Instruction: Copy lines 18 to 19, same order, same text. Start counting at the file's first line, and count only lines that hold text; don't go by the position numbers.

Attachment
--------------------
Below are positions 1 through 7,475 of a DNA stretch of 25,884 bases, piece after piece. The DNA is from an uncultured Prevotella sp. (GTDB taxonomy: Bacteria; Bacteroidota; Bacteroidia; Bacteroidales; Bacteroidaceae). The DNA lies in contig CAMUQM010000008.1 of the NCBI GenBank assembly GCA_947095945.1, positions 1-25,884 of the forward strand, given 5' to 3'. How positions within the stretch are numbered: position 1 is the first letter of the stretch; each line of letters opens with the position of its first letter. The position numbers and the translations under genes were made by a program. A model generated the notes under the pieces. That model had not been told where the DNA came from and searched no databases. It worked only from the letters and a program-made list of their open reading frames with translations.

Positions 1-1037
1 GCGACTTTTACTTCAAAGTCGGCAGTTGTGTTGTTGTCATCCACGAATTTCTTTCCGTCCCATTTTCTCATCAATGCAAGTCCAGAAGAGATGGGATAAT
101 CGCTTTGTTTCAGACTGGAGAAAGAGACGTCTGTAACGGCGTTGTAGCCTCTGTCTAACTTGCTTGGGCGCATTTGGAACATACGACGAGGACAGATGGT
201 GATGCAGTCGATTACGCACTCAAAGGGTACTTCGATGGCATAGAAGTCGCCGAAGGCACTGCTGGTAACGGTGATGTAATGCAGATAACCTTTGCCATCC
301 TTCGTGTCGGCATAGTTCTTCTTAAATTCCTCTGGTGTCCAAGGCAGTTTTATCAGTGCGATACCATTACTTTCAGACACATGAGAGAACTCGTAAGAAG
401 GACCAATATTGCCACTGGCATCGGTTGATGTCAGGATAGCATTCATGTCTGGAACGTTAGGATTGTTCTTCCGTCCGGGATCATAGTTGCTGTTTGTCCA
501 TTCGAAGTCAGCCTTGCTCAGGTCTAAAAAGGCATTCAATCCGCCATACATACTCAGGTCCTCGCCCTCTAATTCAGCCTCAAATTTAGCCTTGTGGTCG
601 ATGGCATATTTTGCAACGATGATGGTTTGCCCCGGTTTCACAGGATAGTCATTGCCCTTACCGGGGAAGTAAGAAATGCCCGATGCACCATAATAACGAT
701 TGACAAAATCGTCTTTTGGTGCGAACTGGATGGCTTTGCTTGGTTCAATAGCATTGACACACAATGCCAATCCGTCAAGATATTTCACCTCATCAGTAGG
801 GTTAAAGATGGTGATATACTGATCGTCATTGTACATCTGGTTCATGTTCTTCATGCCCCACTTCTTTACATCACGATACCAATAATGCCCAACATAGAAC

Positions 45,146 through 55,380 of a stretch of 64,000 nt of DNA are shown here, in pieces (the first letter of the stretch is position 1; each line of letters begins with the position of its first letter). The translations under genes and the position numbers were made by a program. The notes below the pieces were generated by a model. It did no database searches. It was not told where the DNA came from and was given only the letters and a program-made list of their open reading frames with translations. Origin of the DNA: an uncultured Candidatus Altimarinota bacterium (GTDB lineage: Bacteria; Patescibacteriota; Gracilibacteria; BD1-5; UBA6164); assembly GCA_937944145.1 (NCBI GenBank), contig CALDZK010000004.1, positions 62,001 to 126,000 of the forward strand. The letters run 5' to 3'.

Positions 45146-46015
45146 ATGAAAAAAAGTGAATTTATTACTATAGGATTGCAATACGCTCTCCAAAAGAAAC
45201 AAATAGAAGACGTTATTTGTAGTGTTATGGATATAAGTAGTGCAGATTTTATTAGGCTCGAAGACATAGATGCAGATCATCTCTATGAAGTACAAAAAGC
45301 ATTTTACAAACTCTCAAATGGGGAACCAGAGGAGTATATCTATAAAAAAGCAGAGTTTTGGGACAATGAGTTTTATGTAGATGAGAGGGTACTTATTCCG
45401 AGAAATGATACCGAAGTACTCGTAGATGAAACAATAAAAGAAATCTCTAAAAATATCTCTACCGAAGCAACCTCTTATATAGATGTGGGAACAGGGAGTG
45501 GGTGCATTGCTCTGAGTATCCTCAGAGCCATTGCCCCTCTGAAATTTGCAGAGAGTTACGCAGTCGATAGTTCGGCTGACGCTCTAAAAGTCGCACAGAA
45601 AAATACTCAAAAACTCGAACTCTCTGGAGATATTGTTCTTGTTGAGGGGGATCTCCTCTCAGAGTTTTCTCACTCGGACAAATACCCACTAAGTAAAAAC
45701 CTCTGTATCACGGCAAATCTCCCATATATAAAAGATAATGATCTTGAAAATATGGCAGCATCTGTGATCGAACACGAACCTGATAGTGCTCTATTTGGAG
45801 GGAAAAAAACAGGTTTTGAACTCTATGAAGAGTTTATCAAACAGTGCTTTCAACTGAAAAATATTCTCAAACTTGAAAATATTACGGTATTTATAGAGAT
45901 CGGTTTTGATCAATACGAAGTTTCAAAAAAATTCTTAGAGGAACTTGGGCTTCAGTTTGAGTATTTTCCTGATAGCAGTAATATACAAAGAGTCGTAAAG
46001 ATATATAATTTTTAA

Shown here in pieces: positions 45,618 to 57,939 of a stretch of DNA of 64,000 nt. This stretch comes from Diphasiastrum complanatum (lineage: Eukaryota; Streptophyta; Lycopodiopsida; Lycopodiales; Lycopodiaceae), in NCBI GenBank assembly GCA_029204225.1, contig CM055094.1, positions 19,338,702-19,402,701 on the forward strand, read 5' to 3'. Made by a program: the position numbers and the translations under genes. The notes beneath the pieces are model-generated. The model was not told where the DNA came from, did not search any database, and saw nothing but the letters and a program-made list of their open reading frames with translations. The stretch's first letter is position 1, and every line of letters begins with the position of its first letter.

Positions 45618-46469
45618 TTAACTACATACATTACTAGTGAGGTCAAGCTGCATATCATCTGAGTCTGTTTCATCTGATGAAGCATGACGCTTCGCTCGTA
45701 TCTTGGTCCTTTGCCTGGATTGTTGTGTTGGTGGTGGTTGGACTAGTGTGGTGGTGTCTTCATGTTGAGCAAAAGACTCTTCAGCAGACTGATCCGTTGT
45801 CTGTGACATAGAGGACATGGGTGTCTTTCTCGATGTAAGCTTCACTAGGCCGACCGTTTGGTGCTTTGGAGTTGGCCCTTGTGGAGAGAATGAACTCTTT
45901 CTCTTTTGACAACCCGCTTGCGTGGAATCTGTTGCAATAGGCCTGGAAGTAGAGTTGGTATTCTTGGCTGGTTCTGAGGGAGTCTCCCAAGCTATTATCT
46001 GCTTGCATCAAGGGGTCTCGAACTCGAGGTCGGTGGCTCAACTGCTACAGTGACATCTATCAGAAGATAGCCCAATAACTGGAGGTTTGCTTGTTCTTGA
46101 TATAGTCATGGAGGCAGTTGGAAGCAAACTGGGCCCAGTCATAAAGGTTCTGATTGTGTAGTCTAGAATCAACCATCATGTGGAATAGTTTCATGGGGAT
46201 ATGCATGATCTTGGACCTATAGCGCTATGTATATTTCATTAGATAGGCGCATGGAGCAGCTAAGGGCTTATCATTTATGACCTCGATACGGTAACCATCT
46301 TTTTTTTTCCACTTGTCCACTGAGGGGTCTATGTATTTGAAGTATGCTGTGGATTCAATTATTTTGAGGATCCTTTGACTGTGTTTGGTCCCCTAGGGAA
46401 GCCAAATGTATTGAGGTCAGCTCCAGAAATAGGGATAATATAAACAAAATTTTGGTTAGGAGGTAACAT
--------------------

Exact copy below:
45501 GGTGCATTGCTCTGAGTATCCTCAGAGCCATTGCCCCTCTGAAATTTGCAGAGAGTTACGCAGTCGATAGTTCGGCTGACGCTCTAAAAGTCGCACAGAA
45601 AAATACTCAAAAACTCGAACTCTCTGGAGATATTGTTCTTGTTGAGGGGGATCTCCTCTCAGAGTTTTCTCACTCGGACAAATACCCACTAAGTAAAAAC